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Caterina Volpicelli

12376147_198850710457019_8044812774709631304_nCaterina Volpicelli was born on January 21, 1839 in Naples to Peter and Teresa de Micheroux. As a member of the upper middle class, she received a solid humanistic and religious education, and Volpicelli had a love of the arts. She was very involved in society life, and was trying to out do her older sister, when she had an epiphany. She felt a calling for the religious life.

One of her advisers from school, Blessed Ludovico da Casoria, helped her understand that she was called to live the evangelical counsels “remaining in the midst of society.” On da Casoria’s advice she joined the Third Order of the Franciscans in order to be a “fisher of souls”.

In 1859, Volpicelli attempted to join the Perpetual Adorers of the Blessed Sacrament, but had to leave due to poor health. Her confessor, Father Leonardo Matera, gave her the monthly leaflets of the Apostleship of Prayer in France. This organization became the cornerstone of Caterina’s vision to “to revive love for Jesus Christ in hearts, in families and in society”.

This French institution was aggregated to the new Congregation of the Missionaries of the Sacred Heart of Jesus by Jean Jules Chevalier. It was called the “Third Order of the Sacred Heart” and it was led by Louise-Thérèse de Montaignac. The archbishop of Naples, Sisto Riario Sforza, having understood that the Neapolitan foundation had its own personality, so there were two institutions established to be separate. One under de Montaignac and the other under Volpicelli. In 1874, Volpicelli’s foundation received the approval of the archbishop of Naples and was named the “Pia Unione delle Ancelle del Sacro Cuore” (Pious Union of the maids of the Sacred Heart).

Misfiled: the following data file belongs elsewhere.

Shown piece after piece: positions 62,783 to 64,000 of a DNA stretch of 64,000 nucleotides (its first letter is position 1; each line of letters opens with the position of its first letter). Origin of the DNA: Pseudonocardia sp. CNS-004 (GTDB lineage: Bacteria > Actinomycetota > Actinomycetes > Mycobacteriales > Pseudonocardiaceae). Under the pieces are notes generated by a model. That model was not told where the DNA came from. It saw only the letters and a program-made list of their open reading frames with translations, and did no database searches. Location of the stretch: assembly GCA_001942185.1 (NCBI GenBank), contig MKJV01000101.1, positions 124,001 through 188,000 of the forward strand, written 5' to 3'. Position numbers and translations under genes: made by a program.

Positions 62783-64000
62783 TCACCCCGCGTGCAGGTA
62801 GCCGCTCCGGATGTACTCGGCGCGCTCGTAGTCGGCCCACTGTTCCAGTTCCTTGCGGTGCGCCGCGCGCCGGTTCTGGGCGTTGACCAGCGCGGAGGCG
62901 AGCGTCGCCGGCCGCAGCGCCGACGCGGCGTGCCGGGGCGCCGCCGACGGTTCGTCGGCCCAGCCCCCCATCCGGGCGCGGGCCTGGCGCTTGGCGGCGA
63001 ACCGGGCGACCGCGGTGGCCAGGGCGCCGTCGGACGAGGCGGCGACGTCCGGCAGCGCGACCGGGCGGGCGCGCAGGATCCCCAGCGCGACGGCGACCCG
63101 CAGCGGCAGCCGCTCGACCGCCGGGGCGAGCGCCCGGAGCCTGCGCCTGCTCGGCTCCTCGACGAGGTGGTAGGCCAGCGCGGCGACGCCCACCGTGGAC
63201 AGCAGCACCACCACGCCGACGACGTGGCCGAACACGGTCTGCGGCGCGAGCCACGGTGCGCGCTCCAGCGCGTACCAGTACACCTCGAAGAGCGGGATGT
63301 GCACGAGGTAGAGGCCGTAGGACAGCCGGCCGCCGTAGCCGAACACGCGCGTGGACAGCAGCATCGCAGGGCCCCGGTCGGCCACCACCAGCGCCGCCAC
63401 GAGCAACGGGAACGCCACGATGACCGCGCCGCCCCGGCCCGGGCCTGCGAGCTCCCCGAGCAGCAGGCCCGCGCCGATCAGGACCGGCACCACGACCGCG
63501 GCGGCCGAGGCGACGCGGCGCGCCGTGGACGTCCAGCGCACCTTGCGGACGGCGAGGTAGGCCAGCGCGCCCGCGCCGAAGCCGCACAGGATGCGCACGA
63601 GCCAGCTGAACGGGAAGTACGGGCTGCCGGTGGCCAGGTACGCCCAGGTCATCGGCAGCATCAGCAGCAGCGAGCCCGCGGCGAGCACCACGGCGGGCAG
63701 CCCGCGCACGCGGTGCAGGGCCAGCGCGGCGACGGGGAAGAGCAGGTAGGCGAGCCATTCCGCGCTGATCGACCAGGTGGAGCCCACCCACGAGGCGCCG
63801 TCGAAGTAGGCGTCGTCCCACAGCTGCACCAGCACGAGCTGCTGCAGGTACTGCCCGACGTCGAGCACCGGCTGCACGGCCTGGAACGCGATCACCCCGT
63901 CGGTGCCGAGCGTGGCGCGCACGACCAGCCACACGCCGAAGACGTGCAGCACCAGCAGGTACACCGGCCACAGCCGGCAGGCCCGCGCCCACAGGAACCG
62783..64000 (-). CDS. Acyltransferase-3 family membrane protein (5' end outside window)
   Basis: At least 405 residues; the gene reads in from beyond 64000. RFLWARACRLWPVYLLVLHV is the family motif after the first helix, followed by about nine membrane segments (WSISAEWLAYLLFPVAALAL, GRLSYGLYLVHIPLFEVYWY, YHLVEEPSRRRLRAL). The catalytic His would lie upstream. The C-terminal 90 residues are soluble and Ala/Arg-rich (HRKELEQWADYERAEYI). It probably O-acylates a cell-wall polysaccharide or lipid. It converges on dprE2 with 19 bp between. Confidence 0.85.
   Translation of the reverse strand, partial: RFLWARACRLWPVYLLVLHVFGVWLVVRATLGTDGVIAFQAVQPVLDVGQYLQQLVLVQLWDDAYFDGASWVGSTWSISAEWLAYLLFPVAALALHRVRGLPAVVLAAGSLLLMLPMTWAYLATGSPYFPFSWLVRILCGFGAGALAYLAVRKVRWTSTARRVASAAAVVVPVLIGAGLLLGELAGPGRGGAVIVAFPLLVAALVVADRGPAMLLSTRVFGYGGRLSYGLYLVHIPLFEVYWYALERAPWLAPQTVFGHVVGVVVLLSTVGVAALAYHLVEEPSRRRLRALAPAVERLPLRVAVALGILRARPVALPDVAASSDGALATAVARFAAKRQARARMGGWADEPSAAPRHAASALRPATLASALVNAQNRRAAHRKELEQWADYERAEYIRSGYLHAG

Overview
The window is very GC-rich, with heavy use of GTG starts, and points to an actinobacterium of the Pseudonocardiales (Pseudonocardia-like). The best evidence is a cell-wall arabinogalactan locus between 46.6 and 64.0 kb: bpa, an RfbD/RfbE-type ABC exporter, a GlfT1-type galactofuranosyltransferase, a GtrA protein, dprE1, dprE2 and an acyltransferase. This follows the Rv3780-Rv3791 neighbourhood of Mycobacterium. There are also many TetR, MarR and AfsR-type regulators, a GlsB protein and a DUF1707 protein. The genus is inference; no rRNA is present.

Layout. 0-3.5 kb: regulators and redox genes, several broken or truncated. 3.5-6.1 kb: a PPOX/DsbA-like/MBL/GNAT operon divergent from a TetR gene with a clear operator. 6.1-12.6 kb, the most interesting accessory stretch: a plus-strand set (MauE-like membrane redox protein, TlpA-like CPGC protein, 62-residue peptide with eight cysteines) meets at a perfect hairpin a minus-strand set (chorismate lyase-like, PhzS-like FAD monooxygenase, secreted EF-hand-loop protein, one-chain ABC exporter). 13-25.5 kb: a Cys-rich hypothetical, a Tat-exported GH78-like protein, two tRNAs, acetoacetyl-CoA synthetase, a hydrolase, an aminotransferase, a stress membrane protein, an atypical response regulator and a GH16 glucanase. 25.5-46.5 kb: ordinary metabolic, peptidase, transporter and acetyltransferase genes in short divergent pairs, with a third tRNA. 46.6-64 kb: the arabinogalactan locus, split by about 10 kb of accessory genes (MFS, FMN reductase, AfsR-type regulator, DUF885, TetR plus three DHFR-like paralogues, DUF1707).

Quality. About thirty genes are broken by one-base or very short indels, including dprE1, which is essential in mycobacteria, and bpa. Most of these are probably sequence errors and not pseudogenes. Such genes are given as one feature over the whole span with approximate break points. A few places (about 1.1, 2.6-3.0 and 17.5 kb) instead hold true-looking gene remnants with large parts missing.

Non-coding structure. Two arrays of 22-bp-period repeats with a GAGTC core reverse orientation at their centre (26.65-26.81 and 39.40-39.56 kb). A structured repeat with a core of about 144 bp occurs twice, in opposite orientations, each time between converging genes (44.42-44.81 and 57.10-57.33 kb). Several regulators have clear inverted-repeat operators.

However, she also wanted to receive approval also from the Holy See and in June 1890 the “Istituto delle Ancelle del Sacro Cuore di Gesù” (Institute of the Handmaids of the Sacred Heart of Jesus) obtained the Decree of Praise by the Sacred Congregation of Bishops and Regulars.

Wanting to help the young, she opened the orphanage of the Margherites, founded a lending library and set up the Association of the Daughters of Mary, with the guidance of Venerable Mother Rosa Carafa Traetto . She soon opened other houses: in Naples, in the Sansevero Palace and then at the La Sapienza Church in Ponticelli, where the Servants distinguished themselves in nursing cholera victims in 1884 and in Minturno, Meta di Sorrento and Rome.

Volpicelli would die on December 28, 1894. She was proclaimed Blessed by John Paul II in 2001 and Saint on April 26, 2009 by Pope Benedict XVI. Her feast day is December 28.